A new series on Netflix, ‘The Stranger’, is receiving rave reviews. Viewers have been keen to discover the secret being kept from lawyer Adam Price as he searches for his missing wife.
There are many sub-plots along the way that involve the blackmail of several individuals keen to suppress unsavoury stories that could otherwise make their way into the public domain.
What is ‘blackmail’?
Section 21 of the Theft Act 1968 defines the offence in the following terms:
“A person is guilty of blackmail if, with a view to gain for himself or another or with intent to cause loss to another, he makes any unwarranted demand with menaces; and for this purpose a demand with menaces is unwarranted unless the person making it does so in the belief:
(a) that he has reasonable grounds for making the demand; and
(b) that the use of the menaces is a proper means of reinforcing the demand.
The nature of the act or omission demanded is immaterial, and it is also immaterial whether the menaces relate to action to be taken by the person making the demand.”
In almost all instances the offence involves a threat to reveal information known about a person unless that person, or another on their behalf, pay to keep it a secret.
What is the penalty for blackmail?
The offence carries up to 14 years imprisonment. As a result it is one of the most serious crimes on the statute book.
In Hadjou 11 Cr App R (S) 29 the offence was described as one of the ugliest and most vicious criminal offences, akin to “…attempted murder of the soul”.
These are some examples of the general approach to sentencing:
Mincher  EWCA Crim 1528
A sentence of two years imprisonment had been passed, suspended for two years. This was judged to be unduly lenient and replaced with five years imprisonment.
In this case the defendant had threatened the victim that if he did not give her the money she wanted, she would tell the police that he raped her. The defendant took in total £40,000 from the victim and was described as a socially awkward and vulnerable man.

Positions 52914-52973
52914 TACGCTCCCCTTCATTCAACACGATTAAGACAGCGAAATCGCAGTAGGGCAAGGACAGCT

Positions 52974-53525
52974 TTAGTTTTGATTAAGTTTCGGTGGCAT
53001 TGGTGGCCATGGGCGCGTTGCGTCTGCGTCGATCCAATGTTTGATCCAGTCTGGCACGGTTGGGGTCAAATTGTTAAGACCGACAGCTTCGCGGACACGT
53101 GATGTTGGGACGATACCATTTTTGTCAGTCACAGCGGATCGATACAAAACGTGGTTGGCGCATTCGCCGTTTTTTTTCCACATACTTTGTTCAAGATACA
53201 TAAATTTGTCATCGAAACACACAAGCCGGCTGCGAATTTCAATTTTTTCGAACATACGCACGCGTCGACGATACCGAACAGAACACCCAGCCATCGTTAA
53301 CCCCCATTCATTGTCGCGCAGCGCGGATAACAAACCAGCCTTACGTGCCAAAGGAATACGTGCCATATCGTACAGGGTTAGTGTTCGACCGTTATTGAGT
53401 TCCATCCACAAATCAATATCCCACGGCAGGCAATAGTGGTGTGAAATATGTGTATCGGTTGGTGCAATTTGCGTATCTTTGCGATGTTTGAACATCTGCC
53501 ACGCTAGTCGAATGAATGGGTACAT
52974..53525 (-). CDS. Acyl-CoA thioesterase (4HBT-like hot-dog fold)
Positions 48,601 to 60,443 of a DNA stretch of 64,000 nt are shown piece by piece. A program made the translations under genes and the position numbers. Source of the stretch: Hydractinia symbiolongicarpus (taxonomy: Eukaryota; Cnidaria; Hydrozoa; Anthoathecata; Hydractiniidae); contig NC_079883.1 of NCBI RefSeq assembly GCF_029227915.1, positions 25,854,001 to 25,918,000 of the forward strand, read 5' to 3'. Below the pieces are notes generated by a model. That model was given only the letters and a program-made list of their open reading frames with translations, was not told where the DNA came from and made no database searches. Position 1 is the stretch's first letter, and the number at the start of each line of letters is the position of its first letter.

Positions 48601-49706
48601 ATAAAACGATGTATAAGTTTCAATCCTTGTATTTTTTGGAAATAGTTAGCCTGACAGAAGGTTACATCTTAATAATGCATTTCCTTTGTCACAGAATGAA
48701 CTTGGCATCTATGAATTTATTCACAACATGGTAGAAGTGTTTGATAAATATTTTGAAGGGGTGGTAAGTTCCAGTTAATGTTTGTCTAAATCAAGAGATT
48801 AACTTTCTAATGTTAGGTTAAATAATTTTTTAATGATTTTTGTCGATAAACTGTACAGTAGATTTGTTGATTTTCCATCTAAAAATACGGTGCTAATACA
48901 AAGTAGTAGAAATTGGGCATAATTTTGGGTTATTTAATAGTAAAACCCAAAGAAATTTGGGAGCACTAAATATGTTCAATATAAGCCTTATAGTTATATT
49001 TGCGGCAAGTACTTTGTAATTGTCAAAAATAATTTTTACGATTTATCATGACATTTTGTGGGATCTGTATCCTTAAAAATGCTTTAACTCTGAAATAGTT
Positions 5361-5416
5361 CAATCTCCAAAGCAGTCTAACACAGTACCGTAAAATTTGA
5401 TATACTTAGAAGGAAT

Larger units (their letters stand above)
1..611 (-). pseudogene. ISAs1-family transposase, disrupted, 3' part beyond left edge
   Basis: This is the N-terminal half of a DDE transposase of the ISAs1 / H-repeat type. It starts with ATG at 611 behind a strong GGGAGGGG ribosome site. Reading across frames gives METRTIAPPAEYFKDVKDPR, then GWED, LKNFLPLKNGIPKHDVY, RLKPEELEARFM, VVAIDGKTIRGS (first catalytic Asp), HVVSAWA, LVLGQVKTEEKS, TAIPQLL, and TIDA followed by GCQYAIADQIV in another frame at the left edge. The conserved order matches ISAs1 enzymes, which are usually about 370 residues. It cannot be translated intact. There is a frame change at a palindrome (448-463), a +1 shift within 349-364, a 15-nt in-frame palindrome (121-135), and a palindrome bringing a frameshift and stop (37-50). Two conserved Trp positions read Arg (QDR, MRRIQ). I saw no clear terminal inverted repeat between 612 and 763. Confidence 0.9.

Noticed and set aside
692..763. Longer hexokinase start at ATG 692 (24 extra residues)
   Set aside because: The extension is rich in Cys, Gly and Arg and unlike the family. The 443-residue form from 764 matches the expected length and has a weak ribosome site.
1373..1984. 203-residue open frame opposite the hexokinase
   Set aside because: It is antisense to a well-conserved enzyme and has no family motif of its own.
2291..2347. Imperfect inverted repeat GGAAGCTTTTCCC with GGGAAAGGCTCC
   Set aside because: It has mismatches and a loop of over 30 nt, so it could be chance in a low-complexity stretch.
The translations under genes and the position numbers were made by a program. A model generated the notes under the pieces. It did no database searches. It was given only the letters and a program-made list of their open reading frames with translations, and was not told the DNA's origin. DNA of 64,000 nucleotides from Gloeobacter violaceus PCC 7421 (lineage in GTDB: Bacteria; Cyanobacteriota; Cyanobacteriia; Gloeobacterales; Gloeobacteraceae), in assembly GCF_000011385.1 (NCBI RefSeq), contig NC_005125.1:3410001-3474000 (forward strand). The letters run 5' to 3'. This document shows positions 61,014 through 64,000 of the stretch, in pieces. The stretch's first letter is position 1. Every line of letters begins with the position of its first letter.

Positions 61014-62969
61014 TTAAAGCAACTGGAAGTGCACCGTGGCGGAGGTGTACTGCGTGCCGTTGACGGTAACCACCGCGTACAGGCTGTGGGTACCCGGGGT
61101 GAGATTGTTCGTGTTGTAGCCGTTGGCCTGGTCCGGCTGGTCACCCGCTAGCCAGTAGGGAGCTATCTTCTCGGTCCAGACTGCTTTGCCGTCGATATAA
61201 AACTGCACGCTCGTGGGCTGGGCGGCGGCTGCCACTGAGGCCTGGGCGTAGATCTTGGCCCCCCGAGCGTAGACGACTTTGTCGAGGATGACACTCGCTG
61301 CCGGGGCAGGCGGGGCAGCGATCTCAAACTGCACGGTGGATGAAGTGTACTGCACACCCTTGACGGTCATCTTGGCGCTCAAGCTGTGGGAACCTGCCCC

The court held:
“Blackmail [is] one of the most serious and vicious offences in the criminal calendar. The authorities suggest that threats to disclose discreditable conduct, whether that conduct occurred or not, are to be taken even more seriously because the injury done to the victim “tends to be enduring fear, ever present anxiety and fear of discovery which gnaws away at the victim for long periods”.”
MJC  EWCA Crim 1519
Here, a sentence of two years imprisonment was reduced to eight months on appeal. The defendant was a 33-year-old married man of good character. His wife’s 14-year-old sister became involved in an exchange of sexually explicit images with a 16-year-old boy, the victim. The defendant, aware of the pictures, threatened to report the complainant to the police unless he was paid £75.
The court held:
“In the present case, it is evident that there was no sophistication or premeditation in the blackmail. However, for a mature man to make the kind of threats he did to a misguided young man, as the appellant did in this case, albeit over a limited period of time, was plainly deeply unpleasant.”
These cases show that while there may be a wide variation in sentencing, the result will be very much fact specific. No case has the status of a sentencing guideline, but in almost all cases a sentence of imprisonment will result.
Contact a criminal law specialist
Blackmail will always be treated as a serious matter.
If you are arrested or know that the police wish to speak to you about an allegation involving blackmail, make sure you insist on your right to free and independent legal advice.
If you have already been interviewed or face court proceedings we can still make a real difference to the outcome of your case.
We have offices across the East Midlands and will happily travel across the country to provide representation for all football related offences.
Alternatively you can contact us using the form below.